Using medical apps, tech on the wards
Not all resources are created equal
By Jessica Berthold
The wife of a 72-year-old man heard about the benefits of vitamin D on The Dr. Oz show. So she started giving a bunch of it to her husband, who in turn developed constipation and “was just not acting like himself,” according to Sameer Badlani, MD, FACP, who saw the man in clinic.
The man, who had a medical history of hypertension, was admitted to the hospital from clinic for hypercalcemia (11.2 mg/dL) found on routine labs, along with an elevated phosphate (6.2 mg/dL) and a low albumin (3.0 mg/dL). The patient took 40 mg daily of lisinopril and his brother had prostate cancer, but there was no other family history of malignancy.
Photo by Kevin Berne.
“So here I am, I sort of remember that albumin has a correlation with calcium, but how do I know this is really hypercalcemia before I start giving him IV fluids or bisphosphonates?” asked Dr. Badlani, a hospitalist and chief medical information officer at the University of Chicago, during an Internal Medicine 2013 session on using technology in clinical practice.
In situations like this, a medical calculator can come to the rescue, helping to determine the effective serum calcium value for the patient. “I would go to MDCalc.com,” Dr. Badlani said. “I type in the patient's values, and it tells me this is definitely a real hypercalcemia.”
During the fast-paced, interactive session, Dr. Badlani and two colleagues reviewed many other popular software applications, as well as particularly useful features of electronic health records. Audience members were encouraged to use their mobile devices to text questions and answer polls, results of which appeared instantly on one of two screens in the front of the room.
Continuing with his patient with hypercalcemia, Dr. Badlani said he would use ACP's Physician's Information and Education Resource (PIER) to determine what to do next. “I go to PIER, to the diagnosis section, then ‘laboratory and other studies' and it provides a useful table” that describes the tests one can order to get more specific information about the patient's condition, he said.
Another benefit of PIER is that it lists when each module was last updated, which helps if you know that a practice-altering study has recently been published on the topic. It also specifies the level of evidence supporting its recommendations. Dr. Badlani demonstrated the latter function on-screen for session attendees.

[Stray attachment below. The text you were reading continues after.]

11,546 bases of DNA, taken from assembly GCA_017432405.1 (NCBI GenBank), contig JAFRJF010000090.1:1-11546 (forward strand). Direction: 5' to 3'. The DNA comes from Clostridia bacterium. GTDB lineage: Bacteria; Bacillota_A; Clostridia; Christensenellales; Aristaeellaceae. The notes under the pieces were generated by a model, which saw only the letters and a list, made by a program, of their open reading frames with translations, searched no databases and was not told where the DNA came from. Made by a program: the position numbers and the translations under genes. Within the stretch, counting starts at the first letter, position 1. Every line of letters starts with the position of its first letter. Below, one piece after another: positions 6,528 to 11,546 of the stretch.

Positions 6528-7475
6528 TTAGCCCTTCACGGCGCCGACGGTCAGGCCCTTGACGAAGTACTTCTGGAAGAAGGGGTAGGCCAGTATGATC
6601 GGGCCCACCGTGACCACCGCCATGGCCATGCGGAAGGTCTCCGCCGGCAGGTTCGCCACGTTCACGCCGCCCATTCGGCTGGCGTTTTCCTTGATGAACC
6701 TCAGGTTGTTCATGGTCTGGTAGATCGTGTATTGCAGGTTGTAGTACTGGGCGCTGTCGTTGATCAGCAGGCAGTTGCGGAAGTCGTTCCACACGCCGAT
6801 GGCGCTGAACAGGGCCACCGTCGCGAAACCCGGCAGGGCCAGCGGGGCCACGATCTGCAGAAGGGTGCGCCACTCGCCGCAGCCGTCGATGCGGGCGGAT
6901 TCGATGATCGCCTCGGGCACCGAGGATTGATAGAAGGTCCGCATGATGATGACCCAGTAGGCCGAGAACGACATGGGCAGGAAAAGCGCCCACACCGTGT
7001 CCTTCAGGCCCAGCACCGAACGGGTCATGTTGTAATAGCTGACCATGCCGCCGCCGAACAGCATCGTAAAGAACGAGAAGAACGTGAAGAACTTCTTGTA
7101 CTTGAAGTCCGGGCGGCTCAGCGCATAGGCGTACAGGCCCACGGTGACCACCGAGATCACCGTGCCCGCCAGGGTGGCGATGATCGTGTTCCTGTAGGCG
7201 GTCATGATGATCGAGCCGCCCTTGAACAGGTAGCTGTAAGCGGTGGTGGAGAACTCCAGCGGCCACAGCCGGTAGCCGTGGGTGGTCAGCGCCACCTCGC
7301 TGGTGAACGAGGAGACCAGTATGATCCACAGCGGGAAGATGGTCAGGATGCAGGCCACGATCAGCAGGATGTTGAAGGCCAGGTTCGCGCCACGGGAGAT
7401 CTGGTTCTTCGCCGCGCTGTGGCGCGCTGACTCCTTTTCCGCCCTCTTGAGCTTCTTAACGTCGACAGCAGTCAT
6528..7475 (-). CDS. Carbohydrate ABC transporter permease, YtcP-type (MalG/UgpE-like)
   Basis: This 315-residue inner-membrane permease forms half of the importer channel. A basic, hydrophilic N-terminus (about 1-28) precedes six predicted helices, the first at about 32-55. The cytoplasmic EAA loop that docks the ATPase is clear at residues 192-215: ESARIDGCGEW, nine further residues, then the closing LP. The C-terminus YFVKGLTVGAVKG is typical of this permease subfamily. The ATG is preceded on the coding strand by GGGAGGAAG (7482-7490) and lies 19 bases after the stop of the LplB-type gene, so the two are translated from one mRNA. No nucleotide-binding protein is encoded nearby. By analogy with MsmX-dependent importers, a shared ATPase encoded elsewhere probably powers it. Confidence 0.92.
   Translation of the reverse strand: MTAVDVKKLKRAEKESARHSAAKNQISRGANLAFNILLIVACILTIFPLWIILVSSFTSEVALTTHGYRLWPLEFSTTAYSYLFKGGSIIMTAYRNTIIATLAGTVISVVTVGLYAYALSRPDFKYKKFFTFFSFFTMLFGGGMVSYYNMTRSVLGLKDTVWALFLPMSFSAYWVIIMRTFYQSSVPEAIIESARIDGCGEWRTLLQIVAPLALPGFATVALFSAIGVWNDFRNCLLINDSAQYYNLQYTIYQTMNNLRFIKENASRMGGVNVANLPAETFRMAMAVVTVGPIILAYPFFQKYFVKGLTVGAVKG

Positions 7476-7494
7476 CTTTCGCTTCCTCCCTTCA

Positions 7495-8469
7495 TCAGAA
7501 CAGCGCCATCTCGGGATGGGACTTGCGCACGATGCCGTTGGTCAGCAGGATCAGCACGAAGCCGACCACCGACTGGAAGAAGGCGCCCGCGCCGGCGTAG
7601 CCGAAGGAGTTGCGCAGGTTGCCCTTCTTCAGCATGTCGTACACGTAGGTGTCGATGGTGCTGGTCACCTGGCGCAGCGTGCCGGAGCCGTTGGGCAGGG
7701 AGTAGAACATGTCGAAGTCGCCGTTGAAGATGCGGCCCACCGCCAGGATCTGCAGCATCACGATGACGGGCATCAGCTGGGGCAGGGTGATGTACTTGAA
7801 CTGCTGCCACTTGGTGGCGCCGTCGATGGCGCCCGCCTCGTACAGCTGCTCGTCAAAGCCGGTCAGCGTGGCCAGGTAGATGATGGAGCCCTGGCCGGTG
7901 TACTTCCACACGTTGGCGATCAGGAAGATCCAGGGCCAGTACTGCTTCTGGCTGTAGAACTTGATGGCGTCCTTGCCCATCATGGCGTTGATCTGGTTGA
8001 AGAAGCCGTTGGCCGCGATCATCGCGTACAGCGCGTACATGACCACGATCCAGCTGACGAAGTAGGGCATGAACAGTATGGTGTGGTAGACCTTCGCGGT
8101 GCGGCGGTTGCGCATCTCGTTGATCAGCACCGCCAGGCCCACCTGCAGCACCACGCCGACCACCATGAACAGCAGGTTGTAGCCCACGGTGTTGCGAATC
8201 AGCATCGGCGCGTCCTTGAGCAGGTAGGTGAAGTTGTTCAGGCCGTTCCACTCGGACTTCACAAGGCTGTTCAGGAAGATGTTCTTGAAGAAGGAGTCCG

“You see this little ‘A’ at the end of the line? This means the evidence is based on a randomized, controlled trial. I don't know about you, but I always like to see the letter ‘A.’ Getting a ‘B’ in my family was like having a learning disability. So, click on the ‘A’ and you get more information about the research,” he said.
Other clinical decision-making resources that clinicians might use on the wards include UpToDate, Dynamed, STAT!Ref, MD Consult/First Consult and Pocket Medicine, noted Jonathan Pell, MD, a hospitalist and IT physician liaison at University of Colorado.
When you've got an hour or so to dig deeper into a subject, good resources include Google Scholar, PubMed-Medline, WebMD, Medscape, Cochrane Library and online textbooks, he added.
“Wikipedia and Google are getting used more as their functionality gets better,” Dr. Pell noted.
Dr. Badlani said, however, that Wikipedia should not be used for medical decision making. “I really discourage interns from using Wikipedia,” he said. “It's like having a baby and letting them drink soda in their first year.”
Calculators and tools
Aside from clinical knowledge bases, the biggest categories of software apps used by physicians are medical calculators, medication tools and antibiotic tools, said Dr. Pell.
In informal polling of colleagues, as well as residents and attendings at his hospital, Dr. Pell found the five most commonly used medical calculators were MedCalc Mobile, QxMD, Mediquations, MediMath, and Medical Calculator. “Use of medical calculators is definitely on the rise,” Dr. Pell said.